Editor’s note: The story and headline have been updated to clarify the nature of the accusations levied against “Carol’s Second Act” executive producer David Hunt.
Hunt is the husband of the show’s star and executive producer, Patricia Heaton.
One of the writers, Broti Gupta, confirmed the Times report by sharing the article on her verified Twitter account (writing, “The story laid out here is true) and a thread about the allegations.
According to the outlets, Gupta accused Hunt of touching her inappropriately on two occasions in early September, hugging her twice from the side and running a hand up the side of her thigh. By mid-September, she left the show after feeling penalized for filing the complaint, she told the Times.
Bryan Freedman, a lawyer for Hunt and Heaton, told the Times that Hunt didn’t remember the details of the instances described and “does not recall rubbing anyone’s thigh or leg and he disputes that characterization of it.”
USA TODAY couldn’t reach Freedman for comment.
Gupta, according to the Times and her tweets, first told writer and co-executive producer Margee Magee about the alleged behavior. Magee urged her to tell showrunners Sarah Haskins and Emily Halper. Magee resigned in October, saying she felt like her responsibilities on the show changed after she went to higher-ups regarding Gupta’s complaint.
In a statement Saturday, the network confirmed “a claim of unprofessional behavior was made by a writer. The matter was promptly investigated by human resources, and appropriate action was taken to address the complaint. The executive producer cooperated fully with the process. The writer and producer decided to leave the show of their own accord.”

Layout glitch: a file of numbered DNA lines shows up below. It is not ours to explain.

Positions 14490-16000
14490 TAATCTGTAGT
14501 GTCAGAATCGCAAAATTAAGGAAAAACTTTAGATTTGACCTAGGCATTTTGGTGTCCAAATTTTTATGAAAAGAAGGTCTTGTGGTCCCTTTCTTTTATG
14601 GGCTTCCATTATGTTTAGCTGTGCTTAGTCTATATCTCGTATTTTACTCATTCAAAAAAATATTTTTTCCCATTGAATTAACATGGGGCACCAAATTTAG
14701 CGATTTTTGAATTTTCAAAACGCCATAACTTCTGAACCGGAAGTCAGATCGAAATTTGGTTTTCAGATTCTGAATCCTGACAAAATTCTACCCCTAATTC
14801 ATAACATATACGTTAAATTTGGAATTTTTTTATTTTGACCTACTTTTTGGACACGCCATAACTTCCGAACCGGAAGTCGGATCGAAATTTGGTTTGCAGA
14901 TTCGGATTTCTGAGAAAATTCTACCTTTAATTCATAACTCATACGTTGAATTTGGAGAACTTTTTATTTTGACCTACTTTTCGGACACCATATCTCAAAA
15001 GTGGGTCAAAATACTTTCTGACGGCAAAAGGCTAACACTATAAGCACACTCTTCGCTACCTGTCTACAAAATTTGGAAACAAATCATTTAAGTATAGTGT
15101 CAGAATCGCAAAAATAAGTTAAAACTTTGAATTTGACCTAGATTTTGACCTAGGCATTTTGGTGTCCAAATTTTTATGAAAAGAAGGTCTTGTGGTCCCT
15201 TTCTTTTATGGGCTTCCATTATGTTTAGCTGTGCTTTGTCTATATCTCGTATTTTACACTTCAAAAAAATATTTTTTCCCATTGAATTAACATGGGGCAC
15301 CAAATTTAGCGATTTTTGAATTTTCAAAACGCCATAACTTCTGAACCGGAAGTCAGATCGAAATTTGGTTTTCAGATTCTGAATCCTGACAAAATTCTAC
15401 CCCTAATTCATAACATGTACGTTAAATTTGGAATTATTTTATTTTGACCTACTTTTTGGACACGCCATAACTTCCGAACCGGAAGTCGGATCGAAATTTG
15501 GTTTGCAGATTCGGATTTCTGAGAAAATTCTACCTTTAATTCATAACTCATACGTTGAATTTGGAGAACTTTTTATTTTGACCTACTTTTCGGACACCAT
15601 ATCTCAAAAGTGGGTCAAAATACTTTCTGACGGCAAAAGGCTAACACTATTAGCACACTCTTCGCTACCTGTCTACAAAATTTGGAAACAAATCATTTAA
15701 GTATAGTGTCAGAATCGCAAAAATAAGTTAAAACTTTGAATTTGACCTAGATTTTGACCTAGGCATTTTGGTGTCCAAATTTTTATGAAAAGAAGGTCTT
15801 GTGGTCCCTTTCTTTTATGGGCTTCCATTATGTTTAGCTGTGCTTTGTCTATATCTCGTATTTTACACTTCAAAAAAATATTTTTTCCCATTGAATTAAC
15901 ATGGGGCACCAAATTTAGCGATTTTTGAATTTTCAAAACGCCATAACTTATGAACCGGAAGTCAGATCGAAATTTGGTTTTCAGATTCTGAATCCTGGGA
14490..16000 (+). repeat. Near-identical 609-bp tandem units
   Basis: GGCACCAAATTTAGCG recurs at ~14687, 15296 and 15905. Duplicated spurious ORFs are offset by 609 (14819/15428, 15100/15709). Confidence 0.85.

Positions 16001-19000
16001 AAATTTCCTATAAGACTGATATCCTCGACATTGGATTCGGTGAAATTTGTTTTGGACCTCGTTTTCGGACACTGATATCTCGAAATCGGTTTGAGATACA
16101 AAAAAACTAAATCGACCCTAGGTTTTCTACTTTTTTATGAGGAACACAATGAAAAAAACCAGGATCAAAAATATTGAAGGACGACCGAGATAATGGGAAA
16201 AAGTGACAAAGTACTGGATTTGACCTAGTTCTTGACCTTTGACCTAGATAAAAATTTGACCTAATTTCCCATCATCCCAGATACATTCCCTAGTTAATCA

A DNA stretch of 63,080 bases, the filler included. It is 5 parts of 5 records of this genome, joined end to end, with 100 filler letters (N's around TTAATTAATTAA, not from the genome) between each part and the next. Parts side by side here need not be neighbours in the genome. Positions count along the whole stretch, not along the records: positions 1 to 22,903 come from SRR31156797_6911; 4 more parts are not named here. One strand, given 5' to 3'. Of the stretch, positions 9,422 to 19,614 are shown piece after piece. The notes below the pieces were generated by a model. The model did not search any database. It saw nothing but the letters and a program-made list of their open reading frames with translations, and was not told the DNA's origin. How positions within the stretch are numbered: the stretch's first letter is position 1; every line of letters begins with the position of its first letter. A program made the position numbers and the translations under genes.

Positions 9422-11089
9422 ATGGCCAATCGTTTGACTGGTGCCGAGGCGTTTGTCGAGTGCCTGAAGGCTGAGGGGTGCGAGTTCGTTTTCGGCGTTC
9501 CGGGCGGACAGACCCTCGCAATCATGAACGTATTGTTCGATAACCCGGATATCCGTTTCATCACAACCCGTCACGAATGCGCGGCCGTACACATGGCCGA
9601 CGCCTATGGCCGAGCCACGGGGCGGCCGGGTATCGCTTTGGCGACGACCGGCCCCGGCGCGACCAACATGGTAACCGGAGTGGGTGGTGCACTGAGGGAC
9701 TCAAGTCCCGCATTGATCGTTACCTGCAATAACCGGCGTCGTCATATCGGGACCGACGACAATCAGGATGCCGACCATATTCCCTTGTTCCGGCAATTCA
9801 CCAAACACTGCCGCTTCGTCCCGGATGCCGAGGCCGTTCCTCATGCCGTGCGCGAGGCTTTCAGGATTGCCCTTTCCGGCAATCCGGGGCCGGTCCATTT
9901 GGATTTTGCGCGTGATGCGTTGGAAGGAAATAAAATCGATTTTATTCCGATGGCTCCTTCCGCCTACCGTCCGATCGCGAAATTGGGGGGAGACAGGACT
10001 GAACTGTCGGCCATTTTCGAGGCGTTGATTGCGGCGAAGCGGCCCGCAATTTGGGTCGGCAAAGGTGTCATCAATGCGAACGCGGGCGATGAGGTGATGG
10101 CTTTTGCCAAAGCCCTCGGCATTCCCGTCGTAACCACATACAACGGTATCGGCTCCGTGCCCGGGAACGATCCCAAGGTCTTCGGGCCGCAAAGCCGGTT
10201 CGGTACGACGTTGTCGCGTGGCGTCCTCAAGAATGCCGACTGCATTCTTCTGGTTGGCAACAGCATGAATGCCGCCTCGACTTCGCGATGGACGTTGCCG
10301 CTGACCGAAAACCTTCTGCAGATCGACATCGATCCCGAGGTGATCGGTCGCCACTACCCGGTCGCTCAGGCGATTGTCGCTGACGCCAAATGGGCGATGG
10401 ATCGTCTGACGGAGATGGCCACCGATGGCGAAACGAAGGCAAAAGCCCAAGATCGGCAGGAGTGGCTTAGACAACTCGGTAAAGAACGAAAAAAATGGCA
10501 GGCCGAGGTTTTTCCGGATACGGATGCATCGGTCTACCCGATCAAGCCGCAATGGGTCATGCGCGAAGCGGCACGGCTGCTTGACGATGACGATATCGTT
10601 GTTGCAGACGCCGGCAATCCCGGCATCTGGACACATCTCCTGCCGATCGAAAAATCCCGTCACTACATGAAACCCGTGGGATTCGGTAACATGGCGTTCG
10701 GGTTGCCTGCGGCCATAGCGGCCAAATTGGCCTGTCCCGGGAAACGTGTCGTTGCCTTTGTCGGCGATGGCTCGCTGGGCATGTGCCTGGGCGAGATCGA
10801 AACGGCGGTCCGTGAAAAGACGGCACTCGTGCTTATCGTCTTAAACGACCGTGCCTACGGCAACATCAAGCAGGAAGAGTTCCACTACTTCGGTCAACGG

In her Twitter thread, Gupta explained why she and Magee felt penalized.
“They admitted to Margee Magee in private that my reporting took us off set (a decision nobody asked for, a decision they made on their own) so when I learned that information, I realized that I had to leave – I can’t work for bosses who lie to their extremely smart/talented staff,” she wrote.
Gupta said, “Eventually, Margee left from their mistreatment of her and they started telling other people that Margee was doing this for attention and making my issue about her. They could not envision a world wherein I had an ally.”
CBS defended the producers.
“We looked into allegations of retaliatory conduct by the showrunners at the time they were raised, and we found no evidence of retaliatory intent in their interactions with the writer or the producer,” the statement said.
USA TODAY was unable to reach Gupta or Heaton for comment.